bath robes and dressing gowns,
BROWN. TERRY & WOODRUFF CO.,
166 Main St.
Burton Coal & Lumber Co.
Coal, lumber, cement. Telephone SOS.
We have a large selection of all tho
popular and leading odors both foreign
nnd domestic, in bulk and fancy pack
ages. Hill Drug Co.
Special Sale of Palms.
Boston ferns, azaleas, cyclonicr, etc
all week at HUDDARTS new store, 114
East Second South, opposite Grand the
ater; largest stock of cut flowers, holly,
mistletoe, etc. Either 'phone now 106.
We allow 25 per cent off on smoking
jackets, bath robes and dressing gowns.
The latest creations.
BROWN, TERRY &. WOODRUFF CO
Tel. 193. 166 Main St. "
Public Long-Distanco Telephones,
With' round-proof booths. Telephone
4 building;, State street, cltyr
MILLION TO BE
GAUD OR LOST
Chance to Swell School
Water Rights for School
Land on Reservation Need
Failure Will -Mean Great Loss to Utah
OrnnnnTerl to What Mierht
That Utah has an Interest as a State
In the lands of the Uintah reservation
an Important Interest which may suflcr
groatly by reason of sheer neglect Is
pointed out very plainly by Samuel B.
Wcsterlleld, a prominent landman and
former member of the Board of Educa
tion of this city. Tho commonwealth's
special Interest In tho reservation so
soon to bo opened to settlement Is In the
school lands to be apportioned to It with
in tho reservation's borders, and the dan
ger which threatens this Interest is that
the waters for Irrigation may bo all ap
propriated before the Stato can take ac
tion In tho matter, leaving tho school
lands to he sold as "dry" lands exclu
sively, at an enormous loss compared to
the value they would have with watcr-rlghts.
No Waters Preserved.
N "The act of Con3ress providing for the
opening of tho Uintah Indian reservation
falls to reserve any portion of the waters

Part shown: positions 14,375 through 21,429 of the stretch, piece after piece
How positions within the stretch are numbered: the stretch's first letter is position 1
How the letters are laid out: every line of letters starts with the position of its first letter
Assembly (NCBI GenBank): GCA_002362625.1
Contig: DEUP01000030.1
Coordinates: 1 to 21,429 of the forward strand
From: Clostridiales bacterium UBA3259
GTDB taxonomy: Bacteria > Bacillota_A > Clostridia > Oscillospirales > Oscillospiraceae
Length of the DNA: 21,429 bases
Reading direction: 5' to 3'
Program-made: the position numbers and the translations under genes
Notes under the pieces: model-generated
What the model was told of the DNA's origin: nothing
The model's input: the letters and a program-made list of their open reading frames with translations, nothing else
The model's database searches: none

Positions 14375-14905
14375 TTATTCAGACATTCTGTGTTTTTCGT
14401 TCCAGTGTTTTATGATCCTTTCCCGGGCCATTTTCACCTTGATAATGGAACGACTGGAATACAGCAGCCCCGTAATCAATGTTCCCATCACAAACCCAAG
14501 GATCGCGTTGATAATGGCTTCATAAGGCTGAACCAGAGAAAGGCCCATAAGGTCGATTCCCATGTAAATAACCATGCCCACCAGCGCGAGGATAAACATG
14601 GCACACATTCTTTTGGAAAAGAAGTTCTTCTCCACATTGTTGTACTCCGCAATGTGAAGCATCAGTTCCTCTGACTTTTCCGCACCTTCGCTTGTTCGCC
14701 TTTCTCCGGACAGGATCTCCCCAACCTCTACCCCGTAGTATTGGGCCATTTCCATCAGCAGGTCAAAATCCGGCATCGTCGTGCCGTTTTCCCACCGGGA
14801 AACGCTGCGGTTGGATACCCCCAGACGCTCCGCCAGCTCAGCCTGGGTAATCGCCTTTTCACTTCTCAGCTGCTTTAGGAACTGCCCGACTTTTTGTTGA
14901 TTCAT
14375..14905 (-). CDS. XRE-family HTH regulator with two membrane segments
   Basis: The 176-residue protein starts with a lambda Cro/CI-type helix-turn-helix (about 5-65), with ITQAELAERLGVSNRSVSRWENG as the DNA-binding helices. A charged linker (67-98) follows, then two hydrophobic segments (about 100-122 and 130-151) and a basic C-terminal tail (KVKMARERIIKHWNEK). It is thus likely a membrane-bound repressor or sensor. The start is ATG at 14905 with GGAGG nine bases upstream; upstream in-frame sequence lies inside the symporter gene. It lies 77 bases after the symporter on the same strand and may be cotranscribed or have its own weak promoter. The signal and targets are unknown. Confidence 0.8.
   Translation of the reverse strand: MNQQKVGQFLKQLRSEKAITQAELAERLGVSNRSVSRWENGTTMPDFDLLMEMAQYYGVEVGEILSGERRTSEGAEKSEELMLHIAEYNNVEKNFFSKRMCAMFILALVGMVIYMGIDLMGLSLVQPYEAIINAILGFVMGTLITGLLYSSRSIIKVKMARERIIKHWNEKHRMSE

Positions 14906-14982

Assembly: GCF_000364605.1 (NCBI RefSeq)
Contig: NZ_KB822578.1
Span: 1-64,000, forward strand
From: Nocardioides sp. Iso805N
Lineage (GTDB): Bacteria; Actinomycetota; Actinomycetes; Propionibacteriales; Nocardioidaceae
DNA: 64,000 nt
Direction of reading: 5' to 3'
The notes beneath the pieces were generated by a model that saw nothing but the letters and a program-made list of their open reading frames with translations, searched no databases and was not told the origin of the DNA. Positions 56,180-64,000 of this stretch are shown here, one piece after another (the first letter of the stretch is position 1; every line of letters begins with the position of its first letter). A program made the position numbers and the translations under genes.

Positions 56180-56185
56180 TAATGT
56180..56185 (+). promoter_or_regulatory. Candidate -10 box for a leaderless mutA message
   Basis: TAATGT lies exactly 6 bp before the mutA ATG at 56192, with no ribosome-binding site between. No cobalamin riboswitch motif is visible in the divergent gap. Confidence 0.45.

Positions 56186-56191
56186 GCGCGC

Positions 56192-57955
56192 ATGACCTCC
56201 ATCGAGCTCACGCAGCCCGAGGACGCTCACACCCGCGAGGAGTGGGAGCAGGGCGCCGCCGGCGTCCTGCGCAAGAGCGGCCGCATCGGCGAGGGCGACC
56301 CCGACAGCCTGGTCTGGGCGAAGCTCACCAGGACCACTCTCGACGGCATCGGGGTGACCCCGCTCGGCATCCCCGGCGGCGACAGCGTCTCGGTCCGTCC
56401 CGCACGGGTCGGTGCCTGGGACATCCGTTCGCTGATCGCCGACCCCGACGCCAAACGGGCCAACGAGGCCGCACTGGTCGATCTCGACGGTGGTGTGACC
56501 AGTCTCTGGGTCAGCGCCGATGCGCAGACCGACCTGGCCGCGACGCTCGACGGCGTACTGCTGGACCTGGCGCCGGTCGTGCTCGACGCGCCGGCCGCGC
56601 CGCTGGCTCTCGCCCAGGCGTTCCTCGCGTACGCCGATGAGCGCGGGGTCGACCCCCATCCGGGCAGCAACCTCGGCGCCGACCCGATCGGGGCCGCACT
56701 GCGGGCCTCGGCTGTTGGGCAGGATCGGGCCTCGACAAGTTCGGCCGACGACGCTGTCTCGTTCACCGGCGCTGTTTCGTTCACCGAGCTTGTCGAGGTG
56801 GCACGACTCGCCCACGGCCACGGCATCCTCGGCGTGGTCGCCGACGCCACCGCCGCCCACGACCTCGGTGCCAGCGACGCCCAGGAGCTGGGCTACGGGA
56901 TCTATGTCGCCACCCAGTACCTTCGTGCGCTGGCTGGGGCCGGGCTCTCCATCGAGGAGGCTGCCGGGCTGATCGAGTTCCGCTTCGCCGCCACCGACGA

of the surfaco streams coursing the res
ervation for the Stato school lands on
tho reservation." said Mr. Westervclt
yesterday. "As a result, when the reser
vation Is opened and tho rush sale of
Govornment lands Is made, the purchas
ers will appropriate all the waters of the
streams long before the State Board of
Land Commissioners can view, appraise,
advertise and sell the State school lands
situated on the reservation, If It acts un
der tho existing laws.
State's Irrigable Area Small.
"The generous appropriation by Con
gress of four sections of land from each
township for the public school system of
this State, Instead of two sections, as has
heretofore been appropriated In other
States, was made for tho reason that tho
Irrigable landB are such a small percent
age of tho whole. It ia estimated by those
well Informed on such matters that Utah,
with an area amounting to over 52,000,XK)
acrer of Innd, can secure water for tho
Irrigation of only about 3.000,000 acres,
and this would include all tho waters of
tho surface streams, all the proposed res
ervoirs and all the estimated develop
ments of water. Thoro Is now In culti
vation an acreage estimated to be but
little over S0O.0OO acres.
' Congress never Intended to appropriate
a 'gold brick' to our public school sys
tem. But these school lands on tho Uin
tah reservation will be divested of their
valuo and the public school funds will
suffer If they are sold after tho Govern
ment lands under existing law. That por
tion of tho school lands on the Uintah
reservation that Is susceptible or Irri
gation will not bo worth as much as tho
grazing land3 that lay In large tracts, for